- A famous New Yorker cartoon from 1993 showed two dogs at a computer, with one saying to the other, “On the Internet, nobody knows you’re a dog.” That may no longer be true.4
- —Louise Story
Advertising is the fuel behind virtually all free online tools. Advertising is also the means for tracking your web surfing across the Internet. Anytime you visit sites that serve advertisements from a common advertising network, your activities can be logged. These logs can then be used to create precise profiles, facilitating tailored advertising. Importantly, log analysis isn’t a static process. For example, advertising companies are actively developing technologies to anticipate people’s next steps.5 Based on the popularity of the largest web companies, the amount of information they can collect is staggering (see Figure 7-3).
Figure 7-3 New York Times analysis of the data collection conducted by some of the largest online companies.
Web advertisements are big business, and some of the largest services are offerings by Google, including AdSense, AdWords, and DoubleClick. However, advertisements are appearing in many other forms. Microsoft is quietly offering an ad-funded version of its Works office suite.6 Pudding Media, a San Jose–based startup, is offering advertisement-supported phone service.7
Google understands the growth potential of advertising. In 2007, the company announced that it would pay $3.1 billion to acquire DoubleClick, a leading online advertiser, whose current estimated revenues at the time were $150 million.8 A year ago, Yahoo! made a similar, smaller-scale move by acquiring the online global ad network BlueLithium for approximately $300 million.9 At the time of this writing Yahoo! was reportedly considering an agreement to carry search advertisements from Google, amid a potential hostile takeover attempt by Microsoft.10 Although it is impossible to know for sure at this time, such an allegiance carries the very real potential of allowing Google to gather search terms, issue cookies, and conduct other activities based on Yahoo!’s extremely large user base. Make no mistake, a key component of such acquisitions and alliances is access to user data and the power it provides.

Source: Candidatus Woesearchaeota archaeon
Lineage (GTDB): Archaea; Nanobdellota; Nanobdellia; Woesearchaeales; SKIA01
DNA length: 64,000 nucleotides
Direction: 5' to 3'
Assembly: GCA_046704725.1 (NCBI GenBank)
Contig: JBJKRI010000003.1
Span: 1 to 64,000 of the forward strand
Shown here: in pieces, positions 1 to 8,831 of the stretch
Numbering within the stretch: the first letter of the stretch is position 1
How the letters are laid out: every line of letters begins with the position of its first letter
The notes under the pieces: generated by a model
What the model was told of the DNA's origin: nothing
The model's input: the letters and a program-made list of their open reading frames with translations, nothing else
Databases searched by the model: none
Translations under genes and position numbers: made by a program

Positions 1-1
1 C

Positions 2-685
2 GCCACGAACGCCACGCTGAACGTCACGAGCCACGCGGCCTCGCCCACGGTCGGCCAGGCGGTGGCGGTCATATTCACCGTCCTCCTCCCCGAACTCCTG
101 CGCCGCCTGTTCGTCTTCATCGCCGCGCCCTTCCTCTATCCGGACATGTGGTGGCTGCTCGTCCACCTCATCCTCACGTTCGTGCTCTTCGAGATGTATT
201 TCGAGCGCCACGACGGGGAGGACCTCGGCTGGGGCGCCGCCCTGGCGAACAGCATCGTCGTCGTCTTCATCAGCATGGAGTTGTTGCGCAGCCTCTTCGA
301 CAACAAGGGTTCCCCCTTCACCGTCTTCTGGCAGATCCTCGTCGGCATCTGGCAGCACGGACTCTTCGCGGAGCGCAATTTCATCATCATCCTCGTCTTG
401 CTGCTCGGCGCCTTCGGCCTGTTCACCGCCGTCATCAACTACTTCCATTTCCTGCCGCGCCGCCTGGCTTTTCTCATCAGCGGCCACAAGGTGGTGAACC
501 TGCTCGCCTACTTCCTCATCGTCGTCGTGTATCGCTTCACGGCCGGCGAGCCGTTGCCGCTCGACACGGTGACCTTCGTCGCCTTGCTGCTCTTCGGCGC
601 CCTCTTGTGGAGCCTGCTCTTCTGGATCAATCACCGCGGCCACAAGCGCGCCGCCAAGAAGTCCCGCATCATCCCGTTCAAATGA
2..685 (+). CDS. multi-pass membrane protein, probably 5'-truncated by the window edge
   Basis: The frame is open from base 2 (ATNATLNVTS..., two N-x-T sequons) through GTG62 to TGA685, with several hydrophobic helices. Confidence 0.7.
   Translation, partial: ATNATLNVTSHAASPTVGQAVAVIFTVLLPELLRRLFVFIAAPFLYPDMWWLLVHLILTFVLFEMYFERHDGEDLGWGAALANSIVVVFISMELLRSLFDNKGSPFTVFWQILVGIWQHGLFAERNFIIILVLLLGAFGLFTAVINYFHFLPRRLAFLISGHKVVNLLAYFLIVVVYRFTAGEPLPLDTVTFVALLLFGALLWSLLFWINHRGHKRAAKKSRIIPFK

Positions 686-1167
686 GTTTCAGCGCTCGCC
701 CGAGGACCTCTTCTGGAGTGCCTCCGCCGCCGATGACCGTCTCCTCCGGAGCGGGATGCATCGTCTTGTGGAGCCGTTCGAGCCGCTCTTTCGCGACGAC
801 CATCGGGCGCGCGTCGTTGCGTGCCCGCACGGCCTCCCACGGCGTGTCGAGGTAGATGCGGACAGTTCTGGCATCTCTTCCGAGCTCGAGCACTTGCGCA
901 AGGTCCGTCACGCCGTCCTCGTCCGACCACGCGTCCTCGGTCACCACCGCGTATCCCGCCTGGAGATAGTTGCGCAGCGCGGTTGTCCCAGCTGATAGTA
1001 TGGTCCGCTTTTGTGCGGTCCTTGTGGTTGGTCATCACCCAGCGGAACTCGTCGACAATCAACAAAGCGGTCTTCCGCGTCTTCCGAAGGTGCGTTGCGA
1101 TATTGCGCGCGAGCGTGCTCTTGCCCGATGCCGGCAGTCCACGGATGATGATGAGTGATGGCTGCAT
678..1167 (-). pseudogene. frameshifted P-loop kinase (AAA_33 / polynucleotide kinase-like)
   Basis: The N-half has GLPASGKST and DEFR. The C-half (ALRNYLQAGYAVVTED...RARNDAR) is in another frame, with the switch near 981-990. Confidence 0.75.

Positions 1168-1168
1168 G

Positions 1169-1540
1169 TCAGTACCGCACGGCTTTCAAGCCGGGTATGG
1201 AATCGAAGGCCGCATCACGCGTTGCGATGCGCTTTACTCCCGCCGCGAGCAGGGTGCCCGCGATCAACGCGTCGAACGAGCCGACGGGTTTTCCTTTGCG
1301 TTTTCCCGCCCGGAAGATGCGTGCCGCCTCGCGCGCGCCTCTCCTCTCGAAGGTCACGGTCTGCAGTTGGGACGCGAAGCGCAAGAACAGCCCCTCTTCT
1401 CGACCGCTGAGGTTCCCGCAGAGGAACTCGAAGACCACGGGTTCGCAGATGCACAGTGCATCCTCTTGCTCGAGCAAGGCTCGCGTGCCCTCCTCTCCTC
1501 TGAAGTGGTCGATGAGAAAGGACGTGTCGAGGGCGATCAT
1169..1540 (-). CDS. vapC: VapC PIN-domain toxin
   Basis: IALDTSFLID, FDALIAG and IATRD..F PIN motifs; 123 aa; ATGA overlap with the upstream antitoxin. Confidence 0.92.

Chapter 3 should have convinced you that users scatter significant, and often personally identifiable, information behind as they surf the web. When New York Times reporter Louise Story decided to determine how personally identifiable the information maintained by large web companies is, she asked four large online companies a single question: “Can you show me an advertisement with my name in it?” Story provided the following summary of the responses.12
- Microsoft says it could use only a person’s first name. AOL and Yahoo! could use a full name, but only on their sites, not the other sites on which they place ads. Google isn’t sure—it probably could, but it doesn’t know the names of most of its users.
Although these results are telling in their own right, keep in mind that these are official responses provided to a New York Times reporter. In other words, these are legal opinions on the subject, as opposed to technical capability. What the four companies have the capability to do is an entirely different matter. Advertising networks are the net that allows large online companies to gather this precise information and use it for user profiling, data mining, and targeted advertising. Because of this capability to aggregate and analyze user information, advertising campaigns can follow users as they switch from independent sites. You might have encountered this technique when shopping online. For example, if you were searching for flat panel monitors on site X, when you hopped over to visit site Y, low and behold, there were advertisements for flat panel monitors.